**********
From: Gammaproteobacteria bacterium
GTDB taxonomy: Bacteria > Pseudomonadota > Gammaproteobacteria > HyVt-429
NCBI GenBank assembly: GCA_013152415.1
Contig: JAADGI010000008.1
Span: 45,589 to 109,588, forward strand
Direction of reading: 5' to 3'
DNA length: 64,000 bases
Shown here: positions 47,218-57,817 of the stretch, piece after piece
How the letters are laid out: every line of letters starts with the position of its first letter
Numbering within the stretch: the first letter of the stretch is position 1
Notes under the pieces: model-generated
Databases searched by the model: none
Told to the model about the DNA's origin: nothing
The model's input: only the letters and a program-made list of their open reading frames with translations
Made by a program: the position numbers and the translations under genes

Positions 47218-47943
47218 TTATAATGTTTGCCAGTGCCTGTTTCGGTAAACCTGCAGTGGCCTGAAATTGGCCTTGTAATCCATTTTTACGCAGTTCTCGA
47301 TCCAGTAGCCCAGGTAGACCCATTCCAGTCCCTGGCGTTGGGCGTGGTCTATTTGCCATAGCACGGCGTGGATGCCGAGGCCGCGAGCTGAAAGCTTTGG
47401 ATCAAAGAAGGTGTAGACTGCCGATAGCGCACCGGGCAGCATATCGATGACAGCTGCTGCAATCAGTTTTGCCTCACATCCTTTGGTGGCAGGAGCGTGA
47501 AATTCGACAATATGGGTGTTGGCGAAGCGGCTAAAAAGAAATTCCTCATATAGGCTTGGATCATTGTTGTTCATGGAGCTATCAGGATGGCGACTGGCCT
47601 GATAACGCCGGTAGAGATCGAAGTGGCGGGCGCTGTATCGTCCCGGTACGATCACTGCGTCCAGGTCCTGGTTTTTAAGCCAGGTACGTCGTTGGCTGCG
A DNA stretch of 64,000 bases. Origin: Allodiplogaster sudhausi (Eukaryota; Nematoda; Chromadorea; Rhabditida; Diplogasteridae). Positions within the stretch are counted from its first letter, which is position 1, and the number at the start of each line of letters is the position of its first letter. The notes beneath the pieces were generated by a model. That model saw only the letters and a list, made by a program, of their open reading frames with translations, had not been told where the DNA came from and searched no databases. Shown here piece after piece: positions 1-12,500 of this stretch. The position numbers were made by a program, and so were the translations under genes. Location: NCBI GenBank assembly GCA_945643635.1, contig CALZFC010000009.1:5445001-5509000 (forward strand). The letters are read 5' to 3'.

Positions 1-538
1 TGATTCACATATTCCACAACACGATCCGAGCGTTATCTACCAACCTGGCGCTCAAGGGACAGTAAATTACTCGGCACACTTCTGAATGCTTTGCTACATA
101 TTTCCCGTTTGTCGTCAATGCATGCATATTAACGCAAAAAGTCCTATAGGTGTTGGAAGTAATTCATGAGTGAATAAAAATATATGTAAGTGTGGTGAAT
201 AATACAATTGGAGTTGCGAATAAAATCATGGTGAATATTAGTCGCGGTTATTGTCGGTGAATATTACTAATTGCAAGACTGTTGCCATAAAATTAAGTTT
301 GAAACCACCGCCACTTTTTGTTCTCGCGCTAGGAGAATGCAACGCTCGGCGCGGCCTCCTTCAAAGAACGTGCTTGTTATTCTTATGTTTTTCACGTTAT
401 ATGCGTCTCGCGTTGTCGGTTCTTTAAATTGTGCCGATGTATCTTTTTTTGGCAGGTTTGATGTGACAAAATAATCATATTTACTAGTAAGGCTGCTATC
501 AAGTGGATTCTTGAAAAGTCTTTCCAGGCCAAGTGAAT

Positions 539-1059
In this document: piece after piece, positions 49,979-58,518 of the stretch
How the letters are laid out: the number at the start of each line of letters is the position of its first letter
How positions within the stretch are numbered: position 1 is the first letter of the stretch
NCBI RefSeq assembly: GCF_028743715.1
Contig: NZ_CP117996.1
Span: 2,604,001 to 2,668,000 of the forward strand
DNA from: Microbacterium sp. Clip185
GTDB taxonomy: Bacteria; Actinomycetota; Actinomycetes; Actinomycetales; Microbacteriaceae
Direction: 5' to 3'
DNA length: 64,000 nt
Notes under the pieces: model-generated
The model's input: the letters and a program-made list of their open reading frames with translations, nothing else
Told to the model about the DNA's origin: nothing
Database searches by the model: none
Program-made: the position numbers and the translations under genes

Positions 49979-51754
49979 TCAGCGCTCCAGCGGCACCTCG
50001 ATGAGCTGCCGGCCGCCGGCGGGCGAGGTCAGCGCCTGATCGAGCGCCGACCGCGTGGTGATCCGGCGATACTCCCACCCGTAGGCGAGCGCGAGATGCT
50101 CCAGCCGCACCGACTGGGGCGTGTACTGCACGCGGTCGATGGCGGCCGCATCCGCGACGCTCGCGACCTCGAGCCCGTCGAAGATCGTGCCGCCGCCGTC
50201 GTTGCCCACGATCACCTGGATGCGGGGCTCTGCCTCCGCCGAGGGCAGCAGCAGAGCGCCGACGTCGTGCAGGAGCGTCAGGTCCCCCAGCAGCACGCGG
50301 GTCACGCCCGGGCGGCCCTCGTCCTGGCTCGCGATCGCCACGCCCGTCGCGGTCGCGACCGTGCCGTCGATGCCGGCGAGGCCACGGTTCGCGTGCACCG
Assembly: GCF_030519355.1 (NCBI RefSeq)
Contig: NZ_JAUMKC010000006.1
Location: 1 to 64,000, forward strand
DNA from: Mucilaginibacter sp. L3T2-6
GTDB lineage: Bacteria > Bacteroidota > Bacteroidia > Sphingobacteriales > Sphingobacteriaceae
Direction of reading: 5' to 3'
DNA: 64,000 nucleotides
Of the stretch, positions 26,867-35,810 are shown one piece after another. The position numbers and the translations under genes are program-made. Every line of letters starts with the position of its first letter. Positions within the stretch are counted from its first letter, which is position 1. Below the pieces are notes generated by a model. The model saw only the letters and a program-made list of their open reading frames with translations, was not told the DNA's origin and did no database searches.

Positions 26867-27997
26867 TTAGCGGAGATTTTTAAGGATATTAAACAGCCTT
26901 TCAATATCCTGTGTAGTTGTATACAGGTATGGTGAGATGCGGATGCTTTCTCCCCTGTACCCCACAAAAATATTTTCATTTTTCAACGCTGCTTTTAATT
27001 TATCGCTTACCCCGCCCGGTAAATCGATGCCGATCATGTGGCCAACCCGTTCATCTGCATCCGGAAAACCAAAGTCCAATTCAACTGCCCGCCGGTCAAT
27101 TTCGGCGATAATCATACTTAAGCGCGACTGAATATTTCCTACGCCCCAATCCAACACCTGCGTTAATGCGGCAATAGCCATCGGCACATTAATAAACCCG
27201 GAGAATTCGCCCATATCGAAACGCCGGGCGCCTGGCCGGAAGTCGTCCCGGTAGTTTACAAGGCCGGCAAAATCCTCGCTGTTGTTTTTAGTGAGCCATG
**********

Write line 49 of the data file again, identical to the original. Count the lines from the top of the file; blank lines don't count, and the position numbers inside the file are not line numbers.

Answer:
50101 CCAGCCGCACCGACTGGGGCGTGTACTGCACGCGGTCGATGGCGGCCGCATCCGCGACGCTCGCGACCTCGAGCCCGTCGAAGATCGTGCCGCCGCCGTC